Working on the seas: How does tax impact you
Sometimes, those who have been living the corporate life decide to leave it all behind for a life working aboard luxury yachts.
Some High school graduates take up the mantle of floating on seawater day in and day out in a gap year, but never depart the lifestyle. Either way, there are those out there who work and live on sea going vessels.
Forgetting the sun, sea and foreign lands you’re likely to encounter while navigating the globe, there is the tax benefit afforded to such seafarers.
The Income Tax Act makes provision in section 10(1)(o)(i) that any officer or crew member of a ship who spends 183 days outside the Republic, will have their remuneration exempt from income tax. Talk about a cherry on top.
Oh, captain my captain
Before you pack up and head for the nearest harbour, there are off course strict requirements to ensure such a tax exemption is applicable to you.
One such requirement is that the remuneration received must be as compensation under an employment. Naturally, when SARS comes knocking, an employment agreement will serve as proof thereof.
It’s important to note that an independent contractor does not qualify for the exemption. Which leads to a growing trend in the industry.
When those who are ambitious enough to seek a captains’ role seek to take the next step in their careers, certain requirements must be fulfilled in order to advance. One such requirement is the need for a prospective captain to spend around 240 hours in command of a vessel. Solitary control being the main factor.
Fact is, on even a 12-hour day, that’s 20 days of the captain needing to be absent. Given the nature of the industry, the number of days at sea and the limited time in which a captain is absent, the 240 hours becomes a rather significant mountain to climb. Especially where the prospective captain remains on the same boat consistently.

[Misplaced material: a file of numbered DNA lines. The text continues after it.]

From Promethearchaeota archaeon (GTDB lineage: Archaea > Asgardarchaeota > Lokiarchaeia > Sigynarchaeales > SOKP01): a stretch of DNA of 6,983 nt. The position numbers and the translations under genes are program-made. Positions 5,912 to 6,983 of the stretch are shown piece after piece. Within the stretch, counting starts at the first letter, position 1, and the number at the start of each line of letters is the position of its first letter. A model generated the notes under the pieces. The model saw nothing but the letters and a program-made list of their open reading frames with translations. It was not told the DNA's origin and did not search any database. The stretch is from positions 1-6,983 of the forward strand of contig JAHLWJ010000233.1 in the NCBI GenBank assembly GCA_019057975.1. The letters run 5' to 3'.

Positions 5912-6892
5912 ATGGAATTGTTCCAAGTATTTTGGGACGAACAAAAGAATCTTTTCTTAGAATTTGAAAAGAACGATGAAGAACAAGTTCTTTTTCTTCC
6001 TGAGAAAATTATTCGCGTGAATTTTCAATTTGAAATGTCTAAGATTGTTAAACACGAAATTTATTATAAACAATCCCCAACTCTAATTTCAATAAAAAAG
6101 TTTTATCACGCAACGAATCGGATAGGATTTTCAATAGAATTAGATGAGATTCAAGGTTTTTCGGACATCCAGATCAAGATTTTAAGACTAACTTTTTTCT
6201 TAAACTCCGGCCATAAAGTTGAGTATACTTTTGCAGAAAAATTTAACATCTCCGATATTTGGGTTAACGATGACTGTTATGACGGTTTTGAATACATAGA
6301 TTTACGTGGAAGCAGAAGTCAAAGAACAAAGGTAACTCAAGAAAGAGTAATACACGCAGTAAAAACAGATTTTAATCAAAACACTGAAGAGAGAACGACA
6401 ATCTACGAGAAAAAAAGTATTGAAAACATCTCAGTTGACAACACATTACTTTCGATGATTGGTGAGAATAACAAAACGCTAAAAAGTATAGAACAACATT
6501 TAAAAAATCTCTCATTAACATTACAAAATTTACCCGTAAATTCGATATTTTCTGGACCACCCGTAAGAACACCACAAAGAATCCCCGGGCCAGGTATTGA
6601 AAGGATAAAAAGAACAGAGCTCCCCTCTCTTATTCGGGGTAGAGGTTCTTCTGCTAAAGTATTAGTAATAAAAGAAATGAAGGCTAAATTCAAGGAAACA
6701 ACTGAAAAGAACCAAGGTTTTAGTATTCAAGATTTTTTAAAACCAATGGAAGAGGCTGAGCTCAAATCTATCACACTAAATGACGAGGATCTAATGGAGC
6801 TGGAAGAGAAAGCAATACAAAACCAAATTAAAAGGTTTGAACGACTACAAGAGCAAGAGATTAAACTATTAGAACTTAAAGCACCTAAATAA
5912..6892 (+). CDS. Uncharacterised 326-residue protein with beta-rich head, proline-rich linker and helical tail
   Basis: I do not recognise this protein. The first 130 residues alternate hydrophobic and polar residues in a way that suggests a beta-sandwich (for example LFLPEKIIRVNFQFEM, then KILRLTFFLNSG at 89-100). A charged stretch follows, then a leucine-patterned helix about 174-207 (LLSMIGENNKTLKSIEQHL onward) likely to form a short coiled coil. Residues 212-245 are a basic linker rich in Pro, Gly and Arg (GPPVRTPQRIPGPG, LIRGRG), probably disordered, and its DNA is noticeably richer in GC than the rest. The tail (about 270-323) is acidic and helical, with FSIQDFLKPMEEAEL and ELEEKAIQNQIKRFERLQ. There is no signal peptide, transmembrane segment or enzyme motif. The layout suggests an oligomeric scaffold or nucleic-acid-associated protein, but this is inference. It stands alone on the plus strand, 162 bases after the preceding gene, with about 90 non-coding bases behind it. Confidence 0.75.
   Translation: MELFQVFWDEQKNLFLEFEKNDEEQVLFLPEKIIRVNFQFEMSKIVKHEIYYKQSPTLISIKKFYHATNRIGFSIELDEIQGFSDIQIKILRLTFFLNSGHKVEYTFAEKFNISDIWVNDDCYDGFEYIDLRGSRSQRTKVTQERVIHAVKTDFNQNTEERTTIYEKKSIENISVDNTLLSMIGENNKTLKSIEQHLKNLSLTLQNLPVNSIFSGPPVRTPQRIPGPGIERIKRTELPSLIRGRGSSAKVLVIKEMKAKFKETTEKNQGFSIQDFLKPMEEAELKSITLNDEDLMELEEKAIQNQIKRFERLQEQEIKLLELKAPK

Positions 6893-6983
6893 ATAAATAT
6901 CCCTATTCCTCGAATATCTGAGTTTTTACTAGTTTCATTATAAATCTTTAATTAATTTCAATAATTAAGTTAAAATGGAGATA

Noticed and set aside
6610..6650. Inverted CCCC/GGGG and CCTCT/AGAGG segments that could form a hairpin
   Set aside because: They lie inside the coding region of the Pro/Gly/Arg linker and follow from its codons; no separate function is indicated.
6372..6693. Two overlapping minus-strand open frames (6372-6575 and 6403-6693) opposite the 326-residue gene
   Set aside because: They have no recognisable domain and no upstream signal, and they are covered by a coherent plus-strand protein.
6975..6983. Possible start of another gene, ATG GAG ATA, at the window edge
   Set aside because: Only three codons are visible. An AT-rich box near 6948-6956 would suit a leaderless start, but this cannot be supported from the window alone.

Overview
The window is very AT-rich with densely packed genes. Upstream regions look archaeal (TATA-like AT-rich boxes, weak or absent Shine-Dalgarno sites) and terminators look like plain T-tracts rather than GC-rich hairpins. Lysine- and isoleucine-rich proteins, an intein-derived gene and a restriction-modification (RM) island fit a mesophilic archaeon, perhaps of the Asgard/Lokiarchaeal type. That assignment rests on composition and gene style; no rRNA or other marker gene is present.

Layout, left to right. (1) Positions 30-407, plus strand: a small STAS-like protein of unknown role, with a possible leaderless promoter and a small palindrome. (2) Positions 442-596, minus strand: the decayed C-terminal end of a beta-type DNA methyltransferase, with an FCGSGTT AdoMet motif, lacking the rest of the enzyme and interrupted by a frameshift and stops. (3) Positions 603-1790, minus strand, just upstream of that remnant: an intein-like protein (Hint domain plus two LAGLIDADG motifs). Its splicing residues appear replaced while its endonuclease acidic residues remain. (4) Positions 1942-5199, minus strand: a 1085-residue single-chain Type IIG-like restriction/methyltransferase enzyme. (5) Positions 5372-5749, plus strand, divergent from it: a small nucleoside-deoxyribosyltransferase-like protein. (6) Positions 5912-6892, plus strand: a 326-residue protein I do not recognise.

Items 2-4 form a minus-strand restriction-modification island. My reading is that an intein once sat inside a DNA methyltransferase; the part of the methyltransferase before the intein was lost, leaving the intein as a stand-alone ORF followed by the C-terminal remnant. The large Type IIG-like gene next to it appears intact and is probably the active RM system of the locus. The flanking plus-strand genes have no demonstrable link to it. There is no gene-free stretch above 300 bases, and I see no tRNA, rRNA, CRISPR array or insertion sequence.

Time is money. Making both.
What many sailors are resorting to is charter contracts. A yacht owner will engage the individual to transport their vessel from, let’s say the Mediterranean to the Caribbean. For a fee of course. Thing is though, this is usually done through an agreement or a handshake. Are you seeing the problem that is starting to grow?
Without having concluded an employment agreement with the owner of the vessel, the charter income earned is not subject to exemption. Fully taxable and in need of declaration. In our experience, many (if not most) of the sailors we encounter are unaware of this fact. They have been operating in this fashion for a number of years and have rather extensive tax liabilities.
When advising our clients on the liability, there are those who feel that there is no cause for concern and no funds should be declared. Given that SARS has undertaken to exchange information globally and with payroll and personal audits on the rise, it really is only a matter of time before those who have not declared their seafaring income are caught in SARS’ net.
The amendment to the foreign income exemption and the resistance of taxpayers to the change will lead to a more stringent audit of taxpayer’s affairs. All foreign income earners will be place in the same boat.
Nautical puns aside, there is truly cause for concern for those who have not declared their income to SARS.
Which is why, for those sailors who approach us, we typically engage in a full tax diagnostic review of their affairs. Once we have established that a long-term lifestyle is the intention of our client, we undertake a planning structure to facilitate the optimal tax position as well as correct any historical shortcomings.